Researchers from Georgia Institute of Technology (Georgia Tech), Singapore University of Technology and Design (SUTD), and Xi’an Jiaotong University in China developed the objects by printing layers of shape-memory polymers that each respond differently when exposed to heat.
The team used computational simulations to design composite components in which the stiff material has a shape and size that prevents the release of the programmed internal stress from the soft material after 3D printing, said Jerry Qi, a professor in the George W. Woodruff School of Mechanical Engineering at Georgia Tech. Upon heating, the stiff material softens and allows the soft material to release its stress and this results in a change in the product shape.
“In our new approach, the part is composed of two materials, one is soft and one is stiff,” he told Design News in an interview. “We use their property difference as well as some residual strain developed during the printing process to drive the shape change. The second shape can be designed by carefully placing the two materials at different spatial locations in the part and the printing parameters.”
|An object printed with a new 3D-printing method that allows for permanent shape shifting in response to heat. A cross-institutional team of researchers from three universities has developed the method, which has applications for biomedical devices, toys, robots, as well as others. (Source: Georgia Institute of Technology)|
While other 3D-printing methods devised by researchers have allowed for shape-shifting objects, those objects would change back to the printed shape once the environment changes, Qi said. The new method is novel in that the object that shifts stays that way, he said.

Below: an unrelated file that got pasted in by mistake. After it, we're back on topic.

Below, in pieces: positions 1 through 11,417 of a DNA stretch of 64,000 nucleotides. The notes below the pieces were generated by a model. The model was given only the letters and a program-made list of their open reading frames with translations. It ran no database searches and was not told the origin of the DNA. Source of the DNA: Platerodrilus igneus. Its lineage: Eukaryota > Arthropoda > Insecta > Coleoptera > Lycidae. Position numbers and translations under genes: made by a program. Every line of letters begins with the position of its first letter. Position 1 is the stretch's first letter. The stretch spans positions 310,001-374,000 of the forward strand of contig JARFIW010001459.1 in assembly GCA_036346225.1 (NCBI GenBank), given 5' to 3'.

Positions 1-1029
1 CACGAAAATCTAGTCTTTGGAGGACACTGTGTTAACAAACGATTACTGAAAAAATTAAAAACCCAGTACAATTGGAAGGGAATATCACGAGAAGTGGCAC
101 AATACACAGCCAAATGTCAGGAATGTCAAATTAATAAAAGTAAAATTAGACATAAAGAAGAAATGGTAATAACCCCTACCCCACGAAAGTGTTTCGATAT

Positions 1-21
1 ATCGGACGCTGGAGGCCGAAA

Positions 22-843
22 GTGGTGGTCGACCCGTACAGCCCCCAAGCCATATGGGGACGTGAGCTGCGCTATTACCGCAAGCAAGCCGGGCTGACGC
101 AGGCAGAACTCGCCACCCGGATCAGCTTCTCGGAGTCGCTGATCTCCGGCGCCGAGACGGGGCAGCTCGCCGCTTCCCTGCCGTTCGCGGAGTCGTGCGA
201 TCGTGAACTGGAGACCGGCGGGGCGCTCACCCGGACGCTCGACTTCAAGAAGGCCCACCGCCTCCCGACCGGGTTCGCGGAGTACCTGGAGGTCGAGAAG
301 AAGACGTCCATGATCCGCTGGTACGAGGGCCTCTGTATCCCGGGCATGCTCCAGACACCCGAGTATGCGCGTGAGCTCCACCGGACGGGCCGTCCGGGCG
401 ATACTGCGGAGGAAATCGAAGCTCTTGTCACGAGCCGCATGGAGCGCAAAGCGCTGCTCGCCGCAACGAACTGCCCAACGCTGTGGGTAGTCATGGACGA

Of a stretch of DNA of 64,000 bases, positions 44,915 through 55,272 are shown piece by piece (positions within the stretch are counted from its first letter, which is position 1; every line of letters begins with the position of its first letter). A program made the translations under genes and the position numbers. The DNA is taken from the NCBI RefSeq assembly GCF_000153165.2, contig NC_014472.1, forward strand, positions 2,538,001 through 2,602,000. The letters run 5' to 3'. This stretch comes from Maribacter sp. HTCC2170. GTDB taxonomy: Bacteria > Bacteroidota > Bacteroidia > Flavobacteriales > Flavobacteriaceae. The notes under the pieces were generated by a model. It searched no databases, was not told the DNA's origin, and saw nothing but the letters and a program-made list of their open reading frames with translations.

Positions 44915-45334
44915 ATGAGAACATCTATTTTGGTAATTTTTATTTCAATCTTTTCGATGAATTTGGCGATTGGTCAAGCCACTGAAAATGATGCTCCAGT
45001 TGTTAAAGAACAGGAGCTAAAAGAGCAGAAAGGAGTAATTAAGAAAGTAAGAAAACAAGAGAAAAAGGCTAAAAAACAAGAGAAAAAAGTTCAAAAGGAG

Another advantage to the method is that it is easy to implement, which means a complicated shape change can be achieved quickly and easily, Qi added.
The new 4D objects created by the method can provide various new product features, such as allowing products that could be stacked flat or rolled for shipping and then expanded once in use, researchers said.
The design also is ideal for applications where a designer would like to have the part to change from one complicated shape to another one—“for example, a biomedical stent or biomedical devices that can be used in minimum invasive surgery,” he said. “It may also have the potential for use in electronic devices, or packaging, where some initial parts are put together but later can assemble into a new structure.”
Other applications for the method include the design of robots and toys that have similar design needs, researchers said. They published a paper on their work in a recent edition of the journal Science Advances.
Qi’s team currently is using a commercial printer, which limits their choice of materials. In the future, he said the team hopes to have more materials available to them for better control and better designs.
Researchers are continuing their work to integrate the method into formal design tools, Qi added.
“We are also exploring potential application for deployable structures and devices in our lab,” he said. “We are also open to industrial collaborations so that our work can be transferred to practical industrial applications.”
Elizabeth Montalbano is a freelance writer who has written about technology and culture for more than 15 years. She currently resides in a village on the southwest coast of Portugal.